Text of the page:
Marriott. Kay Jewelers. The United States Postal Service. These are a few of the companies who have had customer data stolen from them by hackers just in the last month. But even if your company has never put you up at a Marriott, bought a ring from Kay, or sent a package through USPS, your company’s data might still be at risk because of these leaks. Why? A hacking technique called Credential Stuffing.
Here’s how it works:
John User creates an account at Marriott.com using his personal email address email@example.com. He types in a password -- 8 characters, including a number, letter, and symbol. Hey, that sounds a lot like my work password. I’ll just use the same one. Easier to remember.
But then come the hackers. They get ahold of Marriott’s user database, with email addresses and passwords for everyone who has an account.
Of course, once Marriott realizes what has happened, they will make everyone reset their passwords. But, that doesn’t stop what happens next: Attackers (whether the original culprits of the data leaks, or others who obtained the passwords from various sources) begin to try the usernames, passwords, and email addresses on all sorts of online services. This could include your web-facing on-prem services, like OWA or your VPN. Or it could be a cloud service you use, like Office 365.
Either way, someone somewhere tries the combination firstname.lastname@example.org/JohnsBadPa$$w0rd on one of the services that you host. They’re in. From that point on, you may be looking at a data breach of your very own.
Preventing Credential Stuffing with Multi-Factor Authentication
Of course, you ask all users to use a unique password for their work resources. But invariably, some of them will end up using the same password for insecure services that end up getting hacked. So what can be done?
Multi-factor authentication (MFA) mitigates credential stuffing attacks. Also known as two-factor authentication, it uses an additional check on the user’s identity besides just a password. It is often described as something you have plus something you know. The “something you know” would be the standard password. The “something you have” could be any number of things. Historically, this would have been something complicated and expensive to implement, like a smart card. But nowadays, you can use something as ubiquitous as a smartphone for the second factor.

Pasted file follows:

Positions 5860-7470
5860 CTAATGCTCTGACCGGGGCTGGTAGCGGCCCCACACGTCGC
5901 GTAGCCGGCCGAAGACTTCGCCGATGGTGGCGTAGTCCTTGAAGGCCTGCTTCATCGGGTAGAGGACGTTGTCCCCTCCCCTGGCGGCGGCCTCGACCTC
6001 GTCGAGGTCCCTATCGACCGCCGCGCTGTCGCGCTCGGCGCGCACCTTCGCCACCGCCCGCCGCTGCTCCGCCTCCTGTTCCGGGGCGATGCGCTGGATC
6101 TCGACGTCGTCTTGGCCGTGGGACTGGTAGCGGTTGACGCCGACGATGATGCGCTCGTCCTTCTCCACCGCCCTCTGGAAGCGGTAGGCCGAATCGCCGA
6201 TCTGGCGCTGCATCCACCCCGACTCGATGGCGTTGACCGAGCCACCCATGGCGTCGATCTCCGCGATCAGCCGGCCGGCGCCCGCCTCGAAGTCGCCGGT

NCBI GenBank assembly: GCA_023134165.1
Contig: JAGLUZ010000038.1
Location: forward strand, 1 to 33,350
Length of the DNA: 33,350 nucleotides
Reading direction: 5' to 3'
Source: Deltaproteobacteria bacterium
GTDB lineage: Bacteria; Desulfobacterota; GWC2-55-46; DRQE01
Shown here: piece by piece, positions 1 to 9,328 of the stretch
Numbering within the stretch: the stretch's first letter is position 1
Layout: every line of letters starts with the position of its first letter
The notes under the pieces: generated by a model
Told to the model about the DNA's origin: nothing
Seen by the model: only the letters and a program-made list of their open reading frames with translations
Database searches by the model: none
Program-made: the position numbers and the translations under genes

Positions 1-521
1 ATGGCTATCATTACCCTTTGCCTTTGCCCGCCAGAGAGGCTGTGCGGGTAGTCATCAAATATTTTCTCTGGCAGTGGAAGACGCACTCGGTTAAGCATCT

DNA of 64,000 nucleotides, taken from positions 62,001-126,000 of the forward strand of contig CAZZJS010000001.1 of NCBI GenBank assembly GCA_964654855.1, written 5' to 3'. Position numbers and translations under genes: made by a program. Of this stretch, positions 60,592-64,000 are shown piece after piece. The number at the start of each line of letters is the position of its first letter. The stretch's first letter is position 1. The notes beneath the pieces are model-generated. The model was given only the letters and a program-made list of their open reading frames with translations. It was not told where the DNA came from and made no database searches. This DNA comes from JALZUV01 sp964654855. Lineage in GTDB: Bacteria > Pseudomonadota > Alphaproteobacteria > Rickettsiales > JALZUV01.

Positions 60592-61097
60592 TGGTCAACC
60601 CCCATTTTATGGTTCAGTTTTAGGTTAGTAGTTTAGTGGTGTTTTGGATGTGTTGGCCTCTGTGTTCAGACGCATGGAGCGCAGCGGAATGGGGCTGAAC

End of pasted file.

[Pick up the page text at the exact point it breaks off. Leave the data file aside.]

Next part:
To implement two-factor authentication using a cell phone, there are generally two methods that you can choose from: SMS and Authenticator app.
With SMS MFA, a one-time code is sent as a text message to the user, which must be entered in order to continue the login. This is a convenient option, but in some recent targeted attacks, people have had their cell phone number stolen so that thieves can gain access to their accounts. So, while it’s better than nothing, for higher-security applications, it’s not the best choice.
An authenticator app uses an algorithm to generate a time-based code which then must be entered to complete the login. Because the code is generated only in the app, and not sent over the air, the code cannot be stolen unless the phone is physically stolen (and the passcode broken). So the authenticator app approach is almost as convenient as the SMS method, but much more secure.
Enabling multi-factor authentication requires careful planning as well as user training. Our next article will show you how to enable MFA on Office 365.
E-N Computers is a full-service IT service provider helping businesses in Virginia, Maryland, and Washington, D.C. to keep their data secure. If you need help with multi-factor authentication, or any other security technology, please contact us today.